16 December 2020
In this interview, Tamara Aburamadan, currently enrolled in our LLM in International Humanitarian Law and Human Rights, tells us about the programme and life in Geneva.
My name is Tamara and I come from Gaza, Palestine. Before coming to the Geneva Academy, I spent two years in France where I obtained my master’s degree in International and European Law from Université Toulouse 1 Capitole. Right before moving to Geneva, I completed an internship with the International Federation for Human Rights (FIDH) in Paris, where I worked in the Middle East and North Africa (MENA) desk.
Before that, I have worked for two years in Palestine with different international and local NGOs, such as the Palestinian Centre for Human Rights (PCHR) and Medical Aid for Palestinians (MAP-UK). I notably documented human rights and humanitarian law violations and helped in providing legal documents to the ICC’s Office of the Prosecutor on the Situation in Palestine, in addition to working as a fieldworker during the Great March of Return demonstrations in 2018. I obtained my Bachelor of Laws (LL.B.) from Al-Azhar University in Gaza.
I am passionate about international justice and the application of international human rights and humanitarian law on armed non-state actors in armed conflicts. I am interested in research, debate and legal advocacy work. I love travelling and discovering various cultures. My native language is Arabic, and I speak English, French and a little Hebrew.
Coming from an occupied territory for more than 70 years, I believe it is time for young Palestinians to learn more about international human rights and humanitarian law as well as international criminal law to be able to speak up and advocate for our own rights. The LLM at the Geneva Academy offers a highly exclusive programme with a transversal approach to those issues, where theory meets practice in the most professional manner for students from different backgrounds. Receiving a full scholarship was a crucial step that allowed me to be enrolled in such a prestigious programme.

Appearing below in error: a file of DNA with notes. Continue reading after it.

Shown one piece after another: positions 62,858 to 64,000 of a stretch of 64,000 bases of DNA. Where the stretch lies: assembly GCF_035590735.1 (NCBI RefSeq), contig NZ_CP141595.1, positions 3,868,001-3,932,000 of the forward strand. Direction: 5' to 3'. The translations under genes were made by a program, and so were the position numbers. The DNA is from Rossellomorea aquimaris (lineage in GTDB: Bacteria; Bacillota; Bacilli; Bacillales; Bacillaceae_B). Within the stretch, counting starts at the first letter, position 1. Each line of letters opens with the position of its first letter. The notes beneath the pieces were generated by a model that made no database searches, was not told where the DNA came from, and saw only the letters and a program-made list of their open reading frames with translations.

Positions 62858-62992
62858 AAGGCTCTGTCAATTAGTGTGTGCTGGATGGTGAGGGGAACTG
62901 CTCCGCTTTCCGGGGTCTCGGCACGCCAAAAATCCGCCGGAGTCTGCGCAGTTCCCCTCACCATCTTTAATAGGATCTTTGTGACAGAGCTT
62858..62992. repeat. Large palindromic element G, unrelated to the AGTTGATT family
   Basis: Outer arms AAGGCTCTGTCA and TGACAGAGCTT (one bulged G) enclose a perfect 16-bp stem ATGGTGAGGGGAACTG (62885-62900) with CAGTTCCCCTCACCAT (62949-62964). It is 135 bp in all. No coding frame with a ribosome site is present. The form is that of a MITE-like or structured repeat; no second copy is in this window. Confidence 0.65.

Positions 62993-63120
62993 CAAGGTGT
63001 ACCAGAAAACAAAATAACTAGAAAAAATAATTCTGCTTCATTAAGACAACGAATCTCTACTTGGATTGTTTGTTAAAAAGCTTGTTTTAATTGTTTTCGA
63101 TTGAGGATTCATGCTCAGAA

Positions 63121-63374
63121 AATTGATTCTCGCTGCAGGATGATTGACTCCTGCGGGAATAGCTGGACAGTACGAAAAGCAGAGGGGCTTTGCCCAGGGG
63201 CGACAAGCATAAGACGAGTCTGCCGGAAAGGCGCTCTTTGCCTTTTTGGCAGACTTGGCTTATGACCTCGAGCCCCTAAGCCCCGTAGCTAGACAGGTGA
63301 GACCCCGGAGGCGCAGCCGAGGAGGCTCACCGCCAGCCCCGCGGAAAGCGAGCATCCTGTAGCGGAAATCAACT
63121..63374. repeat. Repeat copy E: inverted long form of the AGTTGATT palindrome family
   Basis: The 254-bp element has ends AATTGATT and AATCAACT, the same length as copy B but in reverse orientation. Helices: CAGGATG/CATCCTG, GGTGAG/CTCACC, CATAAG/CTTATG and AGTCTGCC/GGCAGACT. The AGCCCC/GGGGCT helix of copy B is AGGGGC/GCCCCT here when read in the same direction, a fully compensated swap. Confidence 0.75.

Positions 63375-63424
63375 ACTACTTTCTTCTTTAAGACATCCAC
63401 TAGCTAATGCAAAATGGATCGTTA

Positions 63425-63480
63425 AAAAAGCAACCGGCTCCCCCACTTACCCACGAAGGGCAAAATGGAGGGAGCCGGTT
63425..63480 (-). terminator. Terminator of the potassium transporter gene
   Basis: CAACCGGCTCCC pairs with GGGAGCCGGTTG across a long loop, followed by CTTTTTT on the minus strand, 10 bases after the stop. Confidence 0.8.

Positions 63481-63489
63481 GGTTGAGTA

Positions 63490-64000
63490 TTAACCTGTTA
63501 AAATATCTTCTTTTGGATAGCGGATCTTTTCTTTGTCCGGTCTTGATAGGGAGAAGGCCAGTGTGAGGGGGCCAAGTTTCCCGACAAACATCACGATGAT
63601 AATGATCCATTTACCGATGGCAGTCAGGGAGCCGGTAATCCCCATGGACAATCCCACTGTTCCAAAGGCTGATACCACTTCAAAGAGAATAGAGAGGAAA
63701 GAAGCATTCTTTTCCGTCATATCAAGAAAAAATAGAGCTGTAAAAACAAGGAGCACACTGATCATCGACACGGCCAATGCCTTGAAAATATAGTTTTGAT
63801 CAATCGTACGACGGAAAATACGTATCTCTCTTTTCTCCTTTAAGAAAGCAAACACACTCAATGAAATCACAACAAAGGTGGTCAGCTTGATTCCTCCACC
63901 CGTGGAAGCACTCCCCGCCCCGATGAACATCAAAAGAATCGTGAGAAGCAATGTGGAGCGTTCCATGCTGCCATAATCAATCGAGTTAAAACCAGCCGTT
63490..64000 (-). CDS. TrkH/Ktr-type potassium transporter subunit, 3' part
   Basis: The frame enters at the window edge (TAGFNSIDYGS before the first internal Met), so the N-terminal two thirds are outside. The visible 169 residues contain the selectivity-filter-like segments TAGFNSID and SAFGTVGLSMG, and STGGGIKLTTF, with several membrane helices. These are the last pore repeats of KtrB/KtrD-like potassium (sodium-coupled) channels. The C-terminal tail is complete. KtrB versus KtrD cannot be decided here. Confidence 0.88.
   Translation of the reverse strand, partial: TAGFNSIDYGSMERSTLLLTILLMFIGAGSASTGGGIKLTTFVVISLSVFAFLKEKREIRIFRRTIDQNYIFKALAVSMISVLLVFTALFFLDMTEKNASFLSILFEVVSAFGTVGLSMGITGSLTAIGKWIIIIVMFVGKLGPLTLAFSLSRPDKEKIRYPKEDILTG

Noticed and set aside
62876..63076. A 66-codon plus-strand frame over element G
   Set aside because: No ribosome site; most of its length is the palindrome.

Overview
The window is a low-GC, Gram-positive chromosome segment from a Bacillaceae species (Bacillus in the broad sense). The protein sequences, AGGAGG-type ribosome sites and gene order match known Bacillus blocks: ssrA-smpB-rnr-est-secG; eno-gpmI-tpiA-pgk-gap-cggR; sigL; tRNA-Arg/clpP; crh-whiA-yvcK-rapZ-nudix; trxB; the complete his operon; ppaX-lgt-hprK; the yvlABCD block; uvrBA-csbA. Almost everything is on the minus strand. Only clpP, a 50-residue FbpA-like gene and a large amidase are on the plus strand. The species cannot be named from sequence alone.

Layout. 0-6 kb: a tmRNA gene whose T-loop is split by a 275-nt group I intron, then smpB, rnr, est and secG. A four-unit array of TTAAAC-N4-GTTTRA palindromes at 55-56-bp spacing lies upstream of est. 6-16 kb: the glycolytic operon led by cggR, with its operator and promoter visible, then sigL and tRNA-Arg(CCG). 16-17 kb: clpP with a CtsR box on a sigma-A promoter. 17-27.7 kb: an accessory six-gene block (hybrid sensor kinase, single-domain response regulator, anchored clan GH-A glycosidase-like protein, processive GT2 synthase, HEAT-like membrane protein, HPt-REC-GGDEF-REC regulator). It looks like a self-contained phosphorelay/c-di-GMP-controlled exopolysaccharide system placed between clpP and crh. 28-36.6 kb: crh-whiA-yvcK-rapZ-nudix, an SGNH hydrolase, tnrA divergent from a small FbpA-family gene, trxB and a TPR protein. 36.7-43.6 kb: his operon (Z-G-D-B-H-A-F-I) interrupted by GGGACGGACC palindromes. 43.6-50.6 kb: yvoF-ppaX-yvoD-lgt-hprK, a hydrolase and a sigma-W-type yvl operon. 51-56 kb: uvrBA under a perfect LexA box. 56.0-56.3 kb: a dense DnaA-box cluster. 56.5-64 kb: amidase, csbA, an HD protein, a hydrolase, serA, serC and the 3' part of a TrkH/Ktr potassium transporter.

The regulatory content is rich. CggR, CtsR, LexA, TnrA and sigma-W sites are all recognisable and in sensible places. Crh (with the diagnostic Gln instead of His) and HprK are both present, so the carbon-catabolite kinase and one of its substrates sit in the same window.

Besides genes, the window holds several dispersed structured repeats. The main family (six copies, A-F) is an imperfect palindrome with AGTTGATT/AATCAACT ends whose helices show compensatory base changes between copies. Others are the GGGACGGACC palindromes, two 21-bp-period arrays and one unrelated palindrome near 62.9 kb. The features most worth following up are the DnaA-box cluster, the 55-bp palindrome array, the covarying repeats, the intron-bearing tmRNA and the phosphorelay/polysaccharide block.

The diversity of students is amazing; my classmates come from over 25 different countries with diverse academic backgrounds and professional experiences. I learn a lot from them every day. I am also enjoying each and every class provided by a group of highly qualified professors and teaching assistants, who make theory much more understandable and interesting by sharing their professional experiences in each topic. The Geneva Academy is also active in organizing events to discuss major trends and topics debated in the world, related to international humanitarian law (IHL) and human rights. I am particularly enjoying being a member of the Jean Pictet Competition team, where I learn how to implement my knowledge in branches of public international law through role-playing exercises based on a hypothetical armed conflict scenario.